Surfing through life as a Mentor?!

Surfing through life as a Mentor?!

“How can I help you?” That’s probably the question I ask more than any other when someone approaches me for a chat. It leads to great discussions which are followed by a look at prioritizing which inevitably takes us to goal setting. And, if this involves mentoring an adolescent, I am quick to share the three key points to move them towards a balanced and healthy lifestyle: “How many hours sleep a night are you having?” (Should be 9 hours every night) “How many hours of exercise each week are you having?” (Should be a minimum of 2.5 to 3 hours) “Are you eating a healthy breakfast?” (If not, early academic time will be a waste of energy, as the brain will not be functioning at full throttle!) These are well researched facts now and, while there will always be exceptions to the rule, when mentees are able to tick these three boxes, they will automatically notice the difference in their lives. I was thinking a short while ago, while I was writing my Mentoring Minutes 2 minutes a day Podcasts, of the conversation I had with Rachel (not her real name) when she asked if she could have a chat with me. “How can I help you?” I asked. “I want you to mentor me. I need help with my planning and organization. Last year I lived on five hours sleep a night, I pushed myself so hard to achieve my academic goals and make my parents happy. I achieved them all but I don’t want to live like this anymore. In fact, I’m not going to live...
Drone parents or empowering Mentors for our adolescents?

Drone parents or empowering Mentors for our adolescents?

Thinking again about how different life is today from when I was a child. What can you remember about your childhood? I remember we climbed trees, created our own games indoors and outdoors, rode our bicycles, without helmets, to the local Park where we played on the variety of playground equipment available – Jungle Jims, seesaws, swings, roundabouts – caught tadpoles in the stream running through the Park, all without any adult supervision. We walked or rode to school without adult supervision and caught public transport, even in the evenings, without adult supervision. We jumped into a teacher’s car or another parent’s car if we were going to a sports match without any need of permission slips signed by our parents; we listened to the Top 20 hits of the week on a Sunday night from Radio Lourenco Marques (I was raised in Cape Town); we watched the international sports folk practising and mingled with them after and before matches, with no security guards evident; we listened to the radio, as we did not have Television – Kit Grayson Rides the Range or something like that; Squad Cars; Pick-a-Box, a Quiz Show; Squad Cars, a Detective program; Mark Saxon and Sir Gay Gromuko or something similar …….  yes, those were the days and how different from life today. The rare Computers were massive machines in large office areas with punch cards …. and so I could go on. These thoughts occurred after I read an interesting Blog by Occupational Therapist, Victoria Prooday, The silent tragedy affecting today’s children, which has been read by over 10 million people during the...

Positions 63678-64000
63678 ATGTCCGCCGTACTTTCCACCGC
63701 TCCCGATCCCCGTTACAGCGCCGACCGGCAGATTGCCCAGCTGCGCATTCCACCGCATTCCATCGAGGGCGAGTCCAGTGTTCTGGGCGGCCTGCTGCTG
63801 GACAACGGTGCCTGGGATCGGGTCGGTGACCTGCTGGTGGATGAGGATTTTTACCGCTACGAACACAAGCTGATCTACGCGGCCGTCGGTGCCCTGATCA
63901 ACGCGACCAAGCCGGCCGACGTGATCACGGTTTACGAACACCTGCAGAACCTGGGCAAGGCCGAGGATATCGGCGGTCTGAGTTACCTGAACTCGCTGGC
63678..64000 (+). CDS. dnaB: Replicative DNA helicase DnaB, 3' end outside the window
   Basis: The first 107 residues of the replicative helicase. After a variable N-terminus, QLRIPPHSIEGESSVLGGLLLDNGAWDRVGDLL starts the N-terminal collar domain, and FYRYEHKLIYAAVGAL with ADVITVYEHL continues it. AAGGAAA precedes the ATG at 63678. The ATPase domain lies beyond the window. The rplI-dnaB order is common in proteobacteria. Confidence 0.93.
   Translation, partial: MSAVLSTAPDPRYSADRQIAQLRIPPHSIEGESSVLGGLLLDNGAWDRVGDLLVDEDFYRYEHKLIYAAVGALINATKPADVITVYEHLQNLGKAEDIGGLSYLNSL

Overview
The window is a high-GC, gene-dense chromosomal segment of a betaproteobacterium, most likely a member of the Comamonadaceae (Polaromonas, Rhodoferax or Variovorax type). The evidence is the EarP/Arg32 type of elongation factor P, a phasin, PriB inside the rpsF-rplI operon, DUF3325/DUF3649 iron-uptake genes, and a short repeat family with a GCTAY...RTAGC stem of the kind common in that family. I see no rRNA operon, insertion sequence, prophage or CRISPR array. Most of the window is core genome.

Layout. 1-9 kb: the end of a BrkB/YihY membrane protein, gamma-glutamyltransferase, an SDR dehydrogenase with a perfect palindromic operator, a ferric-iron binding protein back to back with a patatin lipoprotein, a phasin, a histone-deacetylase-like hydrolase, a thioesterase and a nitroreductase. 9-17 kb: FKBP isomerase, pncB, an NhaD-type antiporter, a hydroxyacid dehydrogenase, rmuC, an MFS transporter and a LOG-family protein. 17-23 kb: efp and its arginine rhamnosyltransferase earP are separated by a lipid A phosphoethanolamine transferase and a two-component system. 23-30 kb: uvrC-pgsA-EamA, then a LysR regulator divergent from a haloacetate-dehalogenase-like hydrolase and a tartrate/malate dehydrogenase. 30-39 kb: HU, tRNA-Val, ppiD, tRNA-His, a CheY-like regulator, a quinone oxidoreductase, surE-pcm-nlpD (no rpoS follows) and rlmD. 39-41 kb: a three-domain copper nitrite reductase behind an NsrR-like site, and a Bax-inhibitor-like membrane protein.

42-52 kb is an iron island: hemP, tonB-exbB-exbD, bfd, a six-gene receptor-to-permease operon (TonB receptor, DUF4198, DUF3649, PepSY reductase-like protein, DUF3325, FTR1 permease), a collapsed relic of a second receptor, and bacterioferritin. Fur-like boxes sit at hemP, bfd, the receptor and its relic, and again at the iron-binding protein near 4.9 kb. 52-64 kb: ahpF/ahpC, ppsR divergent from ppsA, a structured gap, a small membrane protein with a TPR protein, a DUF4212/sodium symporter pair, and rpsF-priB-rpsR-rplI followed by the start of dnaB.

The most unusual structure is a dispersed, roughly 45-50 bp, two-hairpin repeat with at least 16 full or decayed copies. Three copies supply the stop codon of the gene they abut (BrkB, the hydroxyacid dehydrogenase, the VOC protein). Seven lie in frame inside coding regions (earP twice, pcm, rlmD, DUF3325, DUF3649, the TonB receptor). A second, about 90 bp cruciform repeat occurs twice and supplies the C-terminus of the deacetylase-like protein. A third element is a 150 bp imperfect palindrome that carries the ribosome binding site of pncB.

How peer pressure changes lives

How peer pressure changes lives

“All successful people have a goal. No-one can get anywhere unless he knows where he wants to go and what he wants to be or do.”  (Norman Vincent Peale (1898 – 1993)) Over the years I have done a lot of work in High or Secondary Schools, attended by 13 to 19-year old students. One of the greatest issues I confront each time is the effect of peer pressure on the lives of these students. It’s seen in the negative attitude to ‘anything’ that is said. It’s seen in the way students, who want to ask questions, who want to get involved in an activity, who want to answer questions etc., remain silent for fear of what their peers might say. It’s supposedly not ‘cool’ to try too hard. Sometimes there are deeper reasons that complicate things even more, as will be evident in the four stories I’ll share in this Blog. I heard the story about Rachel (not her real name), who did really well at Primary School. However, when she moved to High or Senior School she only just passed her exams – 50%, 51%, those types of marks. When challenged, she admitted that she did not want to lose her friends, so she was just doing enough to get through. And, having been an enthusiastic class participant, she also retreated into herself so she did not stand out amongst her peers. Rachel’s story will be familiar to most readers, I am sure. In Letter 2 a Teen, which I wrote as a genuine letter to any teenager trying to find their way during one of the most...